The two silver pheasants can be found in an aviary with the black crowned cranes, at the top of the park!
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Silver pheasants are natively found in forests within mountain ranges in Southeast Asia.
They have excellent vision and heighten auditory senses which is beneficial when detecting predators, especially when they have such conspicuous plumage. If detected by a predator, pheasants are able to run up to speeds of 10mp/h, fly up to 45mp/h, and they can even swim! Males have a bright white and bluish plumage, intended to attract females. Whereas, females are a duller, browner colour, which is primarily to keep them camouflage when incubating eggs.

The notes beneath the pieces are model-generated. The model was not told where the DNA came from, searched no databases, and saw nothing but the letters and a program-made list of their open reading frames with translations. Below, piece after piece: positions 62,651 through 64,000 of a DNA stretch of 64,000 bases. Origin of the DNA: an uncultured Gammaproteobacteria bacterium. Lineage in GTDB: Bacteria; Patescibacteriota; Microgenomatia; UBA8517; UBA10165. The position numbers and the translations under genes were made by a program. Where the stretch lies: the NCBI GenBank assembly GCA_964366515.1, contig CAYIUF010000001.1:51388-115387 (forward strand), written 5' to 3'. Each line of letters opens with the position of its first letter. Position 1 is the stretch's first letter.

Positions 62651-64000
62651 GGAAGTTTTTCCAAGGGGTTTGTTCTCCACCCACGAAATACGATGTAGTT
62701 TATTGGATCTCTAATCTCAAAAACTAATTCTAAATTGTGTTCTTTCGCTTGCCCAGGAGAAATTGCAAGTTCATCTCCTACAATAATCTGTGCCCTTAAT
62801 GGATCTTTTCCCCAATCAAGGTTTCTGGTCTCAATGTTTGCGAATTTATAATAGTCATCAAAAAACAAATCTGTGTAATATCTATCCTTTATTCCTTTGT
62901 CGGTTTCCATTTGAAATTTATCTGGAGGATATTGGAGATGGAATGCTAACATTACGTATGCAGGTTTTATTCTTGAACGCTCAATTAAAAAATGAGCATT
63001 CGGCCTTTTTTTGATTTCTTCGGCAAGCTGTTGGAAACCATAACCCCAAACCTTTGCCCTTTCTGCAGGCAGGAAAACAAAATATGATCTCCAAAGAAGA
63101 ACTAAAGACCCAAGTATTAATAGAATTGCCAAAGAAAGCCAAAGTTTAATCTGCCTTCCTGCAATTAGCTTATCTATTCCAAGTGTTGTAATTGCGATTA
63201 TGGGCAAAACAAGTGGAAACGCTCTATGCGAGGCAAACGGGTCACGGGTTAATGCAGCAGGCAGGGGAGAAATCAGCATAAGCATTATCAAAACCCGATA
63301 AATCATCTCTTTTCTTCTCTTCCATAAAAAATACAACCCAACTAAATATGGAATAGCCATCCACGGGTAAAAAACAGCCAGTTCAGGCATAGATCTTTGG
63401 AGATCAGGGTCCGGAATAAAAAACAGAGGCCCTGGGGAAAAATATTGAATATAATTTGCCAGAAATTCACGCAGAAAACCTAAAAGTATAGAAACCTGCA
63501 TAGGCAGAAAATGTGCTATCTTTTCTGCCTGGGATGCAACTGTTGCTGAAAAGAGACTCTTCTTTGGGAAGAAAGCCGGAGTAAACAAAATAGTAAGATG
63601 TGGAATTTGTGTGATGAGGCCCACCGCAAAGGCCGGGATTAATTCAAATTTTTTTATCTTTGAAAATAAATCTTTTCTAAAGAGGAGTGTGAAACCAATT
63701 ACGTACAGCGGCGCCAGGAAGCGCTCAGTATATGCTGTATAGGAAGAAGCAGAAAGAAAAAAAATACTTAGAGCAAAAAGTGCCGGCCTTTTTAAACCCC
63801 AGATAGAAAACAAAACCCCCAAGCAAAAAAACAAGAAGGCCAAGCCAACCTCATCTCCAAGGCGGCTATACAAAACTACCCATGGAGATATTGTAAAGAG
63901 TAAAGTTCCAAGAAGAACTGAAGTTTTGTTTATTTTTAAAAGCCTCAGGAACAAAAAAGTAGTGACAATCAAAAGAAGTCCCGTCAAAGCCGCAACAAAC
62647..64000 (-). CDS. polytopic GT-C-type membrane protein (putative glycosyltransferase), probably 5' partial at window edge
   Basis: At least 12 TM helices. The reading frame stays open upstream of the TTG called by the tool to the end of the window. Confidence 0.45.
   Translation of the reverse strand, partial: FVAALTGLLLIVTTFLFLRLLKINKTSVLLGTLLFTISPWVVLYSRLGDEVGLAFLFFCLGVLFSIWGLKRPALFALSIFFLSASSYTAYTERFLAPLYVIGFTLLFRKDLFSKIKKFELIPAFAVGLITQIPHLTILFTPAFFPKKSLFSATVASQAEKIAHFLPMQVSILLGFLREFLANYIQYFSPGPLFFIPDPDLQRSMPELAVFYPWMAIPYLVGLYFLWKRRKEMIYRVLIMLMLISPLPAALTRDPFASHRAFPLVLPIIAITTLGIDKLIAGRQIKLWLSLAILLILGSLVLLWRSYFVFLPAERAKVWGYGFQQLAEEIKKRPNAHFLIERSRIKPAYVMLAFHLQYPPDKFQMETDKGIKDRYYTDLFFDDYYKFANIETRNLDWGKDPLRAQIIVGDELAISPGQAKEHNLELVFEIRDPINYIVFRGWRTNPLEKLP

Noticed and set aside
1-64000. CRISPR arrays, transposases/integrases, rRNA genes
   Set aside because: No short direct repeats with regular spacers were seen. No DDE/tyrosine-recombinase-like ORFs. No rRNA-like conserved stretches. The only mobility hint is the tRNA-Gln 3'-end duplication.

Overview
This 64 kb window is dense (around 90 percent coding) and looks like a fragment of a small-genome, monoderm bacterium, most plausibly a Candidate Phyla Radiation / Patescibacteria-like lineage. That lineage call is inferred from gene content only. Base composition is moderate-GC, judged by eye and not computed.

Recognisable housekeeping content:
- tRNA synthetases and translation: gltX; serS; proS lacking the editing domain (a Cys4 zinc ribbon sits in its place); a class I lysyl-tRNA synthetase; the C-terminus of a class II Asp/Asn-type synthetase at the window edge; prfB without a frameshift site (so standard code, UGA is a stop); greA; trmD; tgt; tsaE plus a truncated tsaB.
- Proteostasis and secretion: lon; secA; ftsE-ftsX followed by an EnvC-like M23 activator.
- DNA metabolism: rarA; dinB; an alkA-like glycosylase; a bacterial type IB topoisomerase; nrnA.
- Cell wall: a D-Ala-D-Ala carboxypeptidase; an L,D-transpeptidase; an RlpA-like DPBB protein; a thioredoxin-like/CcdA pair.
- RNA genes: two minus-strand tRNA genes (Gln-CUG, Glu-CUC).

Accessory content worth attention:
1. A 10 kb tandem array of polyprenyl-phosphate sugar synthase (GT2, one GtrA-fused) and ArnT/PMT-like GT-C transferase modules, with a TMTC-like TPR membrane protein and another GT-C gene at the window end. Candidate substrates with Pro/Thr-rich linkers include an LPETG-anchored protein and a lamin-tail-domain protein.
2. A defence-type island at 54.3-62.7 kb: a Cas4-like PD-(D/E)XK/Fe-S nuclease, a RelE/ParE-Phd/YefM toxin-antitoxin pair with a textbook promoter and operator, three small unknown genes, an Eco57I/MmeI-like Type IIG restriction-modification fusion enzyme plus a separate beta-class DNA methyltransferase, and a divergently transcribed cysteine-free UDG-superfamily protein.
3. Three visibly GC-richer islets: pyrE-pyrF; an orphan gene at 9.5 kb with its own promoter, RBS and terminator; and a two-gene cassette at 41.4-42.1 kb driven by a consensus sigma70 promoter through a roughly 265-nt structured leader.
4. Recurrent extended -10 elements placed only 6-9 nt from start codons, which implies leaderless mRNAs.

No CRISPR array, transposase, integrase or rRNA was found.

Herbivores which mainly eat seeds, fruits, and insects. They will also scratch at the floor with their bill and feet, to dig up food.
Up to 20 years.
They are social ground-dwelling birds, usually seen in small flocks.
Silver pheasants are polygamous, meaning males will mate with as many females as possible to maximise their fitness and reproductive output. In the breeding season between February and May, females will lay a clutch of about 6-9 eggs. After around 25 days of incubation, chicks begin to hatch which are precocial and able to feed themselves almost immediately. Even the male chicks have a cryptic brown plumage, keeping them camouflage as they leave the nest.
Much like a dog pants, a silver pheasant will breathe quickly when they begin to overheat to maintain their body temperature!